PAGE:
Let me begin today by offering a tribute to a man I had the privilege of getting to know very well over the past year. All of us were stunned and saddened last month at the sudden loss of Dr. Lee Jong-Wook. Dr. Lee was a true champion for children’s health, an outstanding leader, and a good friend. The children of the world were better for his time on Earth, and he will be greatly missed.
As we turn to the agenda of this Annual Session, you will note that the schedule is ambitious, and we expect very productive meetings and discussions ahead.
In a few moments, you will review the Annual Report to the Executive Board, which will detail progress made on the Strategic Plan as it contributes to the Millennium Agenda. We will discuss the report more at that time, but we hope that it will provide a strong analytical perspective of results for children, as well as trends.
The Board will also consider UNICEF’s post-crisis transition strategy, and reform of the cost-recovery policy.
On the latter point, we will again provide you with more detailed comments when we reach that item on the agenda, but let me stress that the proposal grew out of what we heard consistently from the field and was informed by a thorough review process. It is intended to enhance UNICEF’s ability to work with partners and to bring about more effective business practices.
Next, the Board will consider options to improve harmonized country programs and a report on joint programming.
UN Reform represents a positive opportunity for UNICEF, which is why we continue to be a strong voice in the discussions. We hope that you have had the opportunity to review UNICEF’s recent ‘thought piece’ on UN reform.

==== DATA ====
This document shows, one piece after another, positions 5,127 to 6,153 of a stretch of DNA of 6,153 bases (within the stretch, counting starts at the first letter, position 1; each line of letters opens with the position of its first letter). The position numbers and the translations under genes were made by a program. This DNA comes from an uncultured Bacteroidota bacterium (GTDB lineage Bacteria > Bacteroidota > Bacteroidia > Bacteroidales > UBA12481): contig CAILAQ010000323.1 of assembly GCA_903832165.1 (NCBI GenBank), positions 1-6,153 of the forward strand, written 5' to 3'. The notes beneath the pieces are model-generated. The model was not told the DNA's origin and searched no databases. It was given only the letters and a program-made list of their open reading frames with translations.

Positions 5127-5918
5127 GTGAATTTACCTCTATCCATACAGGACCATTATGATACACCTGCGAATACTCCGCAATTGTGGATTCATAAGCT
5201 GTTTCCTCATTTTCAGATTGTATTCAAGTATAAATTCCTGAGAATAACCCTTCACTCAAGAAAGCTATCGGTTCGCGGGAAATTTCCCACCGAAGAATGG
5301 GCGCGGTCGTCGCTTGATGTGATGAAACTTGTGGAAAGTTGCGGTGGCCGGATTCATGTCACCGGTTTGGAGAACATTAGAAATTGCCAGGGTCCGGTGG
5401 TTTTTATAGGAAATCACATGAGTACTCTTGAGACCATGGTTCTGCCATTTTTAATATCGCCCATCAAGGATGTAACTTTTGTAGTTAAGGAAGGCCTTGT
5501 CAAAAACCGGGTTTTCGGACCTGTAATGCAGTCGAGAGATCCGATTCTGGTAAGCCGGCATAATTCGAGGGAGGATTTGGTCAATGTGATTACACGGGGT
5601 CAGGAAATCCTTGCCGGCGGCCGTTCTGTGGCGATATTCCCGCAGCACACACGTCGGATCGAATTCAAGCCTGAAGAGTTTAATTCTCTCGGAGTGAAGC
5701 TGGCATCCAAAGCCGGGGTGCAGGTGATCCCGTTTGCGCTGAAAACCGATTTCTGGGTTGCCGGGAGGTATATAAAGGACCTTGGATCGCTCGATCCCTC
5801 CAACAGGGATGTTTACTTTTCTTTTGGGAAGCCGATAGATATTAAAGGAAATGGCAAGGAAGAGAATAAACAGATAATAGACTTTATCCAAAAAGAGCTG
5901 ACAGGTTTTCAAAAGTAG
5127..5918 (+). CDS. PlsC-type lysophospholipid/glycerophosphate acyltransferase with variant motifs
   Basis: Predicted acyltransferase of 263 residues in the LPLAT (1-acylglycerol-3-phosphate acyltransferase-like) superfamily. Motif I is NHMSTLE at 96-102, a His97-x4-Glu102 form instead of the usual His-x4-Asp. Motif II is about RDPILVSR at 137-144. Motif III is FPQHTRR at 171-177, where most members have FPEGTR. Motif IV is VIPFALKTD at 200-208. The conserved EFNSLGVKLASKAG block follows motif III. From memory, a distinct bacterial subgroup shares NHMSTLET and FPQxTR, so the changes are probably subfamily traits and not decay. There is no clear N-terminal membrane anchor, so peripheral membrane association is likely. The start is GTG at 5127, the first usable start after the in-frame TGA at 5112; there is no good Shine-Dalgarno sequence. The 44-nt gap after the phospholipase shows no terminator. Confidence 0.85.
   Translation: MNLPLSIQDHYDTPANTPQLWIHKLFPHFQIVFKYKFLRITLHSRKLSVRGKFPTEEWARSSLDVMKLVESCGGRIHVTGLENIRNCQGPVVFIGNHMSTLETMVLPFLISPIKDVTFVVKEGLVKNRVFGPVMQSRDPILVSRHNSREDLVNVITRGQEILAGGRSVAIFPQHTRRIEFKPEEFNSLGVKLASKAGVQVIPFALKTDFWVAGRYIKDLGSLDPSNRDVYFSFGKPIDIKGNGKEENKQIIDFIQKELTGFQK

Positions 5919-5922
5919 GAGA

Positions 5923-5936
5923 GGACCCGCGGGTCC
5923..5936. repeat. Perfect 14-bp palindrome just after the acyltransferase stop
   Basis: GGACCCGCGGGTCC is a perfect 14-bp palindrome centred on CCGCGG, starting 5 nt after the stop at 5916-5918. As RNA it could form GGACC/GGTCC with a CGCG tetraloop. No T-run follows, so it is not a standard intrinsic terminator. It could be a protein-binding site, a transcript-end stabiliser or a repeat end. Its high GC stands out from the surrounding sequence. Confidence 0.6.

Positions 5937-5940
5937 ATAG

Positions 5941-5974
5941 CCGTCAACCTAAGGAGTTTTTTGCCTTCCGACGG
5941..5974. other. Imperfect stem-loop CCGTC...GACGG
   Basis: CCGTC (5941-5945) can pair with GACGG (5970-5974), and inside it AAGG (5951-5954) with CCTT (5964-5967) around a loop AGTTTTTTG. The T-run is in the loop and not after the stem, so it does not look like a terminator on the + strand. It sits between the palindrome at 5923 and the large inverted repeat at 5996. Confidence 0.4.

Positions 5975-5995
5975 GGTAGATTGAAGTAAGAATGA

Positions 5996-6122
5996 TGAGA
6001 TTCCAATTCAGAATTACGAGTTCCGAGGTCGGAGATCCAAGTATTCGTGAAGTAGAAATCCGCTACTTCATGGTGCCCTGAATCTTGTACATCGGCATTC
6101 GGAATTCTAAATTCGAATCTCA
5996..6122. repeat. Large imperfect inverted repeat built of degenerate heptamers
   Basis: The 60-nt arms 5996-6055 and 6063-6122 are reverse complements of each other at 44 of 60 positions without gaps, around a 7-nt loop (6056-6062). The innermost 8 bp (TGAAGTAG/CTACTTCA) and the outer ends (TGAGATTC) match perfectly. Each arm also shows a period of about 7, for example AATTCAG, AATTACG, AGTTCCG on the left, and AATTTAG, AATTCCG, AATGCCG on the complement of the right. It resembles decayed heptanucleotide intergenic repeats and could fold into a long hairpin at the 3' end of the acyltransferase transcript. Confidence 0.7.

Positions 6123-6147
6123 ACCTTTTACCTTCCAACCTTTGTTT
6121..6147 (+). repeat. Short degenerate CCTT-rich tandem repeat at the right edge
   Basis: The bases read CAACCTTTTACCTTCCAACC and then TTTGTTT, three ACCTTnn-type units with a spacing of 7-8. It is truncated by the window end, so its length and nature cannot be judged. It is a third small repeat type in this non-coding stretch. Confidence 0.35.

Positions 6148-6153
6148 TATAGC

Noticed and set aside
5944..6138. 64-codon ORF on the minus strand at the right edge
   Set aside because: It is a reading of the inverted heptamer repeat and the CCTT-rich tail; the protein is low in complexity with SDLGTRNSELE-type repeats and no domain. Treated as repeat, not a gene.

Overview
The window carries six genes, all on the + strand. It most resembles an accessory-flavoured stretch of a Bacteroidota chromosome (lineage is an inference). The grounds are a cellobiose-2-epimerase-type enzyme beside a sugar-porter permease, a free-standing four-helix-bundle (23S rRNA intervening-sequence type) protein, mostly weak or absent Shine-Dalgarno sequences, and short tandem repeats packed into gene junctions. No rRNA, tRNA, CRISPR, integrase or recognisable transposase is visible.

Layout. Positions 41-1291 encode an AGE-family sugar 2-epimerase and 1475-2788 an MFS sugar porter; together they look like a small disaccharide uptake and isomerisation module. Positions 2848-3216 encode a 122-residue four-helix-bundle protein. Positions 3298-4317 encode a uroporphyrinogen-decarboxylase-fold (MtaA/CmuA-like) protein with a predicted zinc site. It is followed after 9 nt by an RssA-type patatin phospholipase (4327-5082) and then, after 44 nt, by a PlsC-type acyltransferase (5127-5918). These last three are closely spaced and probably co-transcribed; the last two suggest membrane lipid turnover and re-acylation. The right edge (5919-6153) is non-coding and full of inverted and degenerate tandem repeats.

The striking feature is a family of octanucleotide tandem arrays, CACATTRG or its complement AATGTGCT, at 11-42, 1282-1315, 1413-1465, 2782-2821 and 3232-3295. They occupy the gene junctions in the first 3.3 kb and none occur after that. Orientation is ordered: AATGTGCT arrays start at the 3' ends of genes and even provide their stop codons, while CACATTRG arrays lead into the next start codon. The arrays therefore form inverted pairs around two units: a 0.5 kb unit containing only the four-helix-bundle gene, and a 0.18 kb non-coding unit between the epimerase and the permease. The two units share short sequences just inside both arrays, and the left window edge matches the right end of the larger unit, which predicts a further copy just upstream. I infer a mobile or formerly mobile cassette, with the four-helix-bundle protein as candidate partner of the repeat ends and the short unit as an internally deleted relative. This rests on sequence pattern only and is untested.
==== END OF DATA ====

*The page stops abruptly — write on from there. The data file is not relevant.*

I have had good discussions with members of the High Level Panel on System-Wide Coherence on the unique nature of UNICEF, such as our voluntary funding base, and our work that spans the humanitarian, development and environmental fields.
In addition, I have travelled on two more joint field missions since January with UN counterparts to help underscore the importance of such cooperation and coordination.
The Board will also consider reports on sector-wide approaches, UNICEF’s evaluation function, proposals for several draft country program documents, and an update on the End Child Hunger and Undernutrition Initiative.
Nutrition was the subject of UNICEF’s most recent ‘Progress for Children’ report, helping shed important light on how these issues are impacting prospects for achieving several Millennium Development Goals.
Finally, you will consider changes to the Maurice Pate Leadership for Children Award, and reports related to violence against children.
In my recent travels, I have seen firsthand the devastating effects of such violence.
I have met with survivors of the Rwanda genocide, and rape victims in the Democratic Republic of Congo.
One of the most dramatic meetings in the DRC was with a 12-year-old orphan girl who was brutally raped by four men, in an area where rape is used as a weapon of war. During the course of this conversation, I asked her what she wanted to do when she grew up, and her answer was very telling: she said, “I want to be a nun.”
Just last week, Time magazine devoted its cover story to the longstanding but virtually forgotten crisis in the DRC.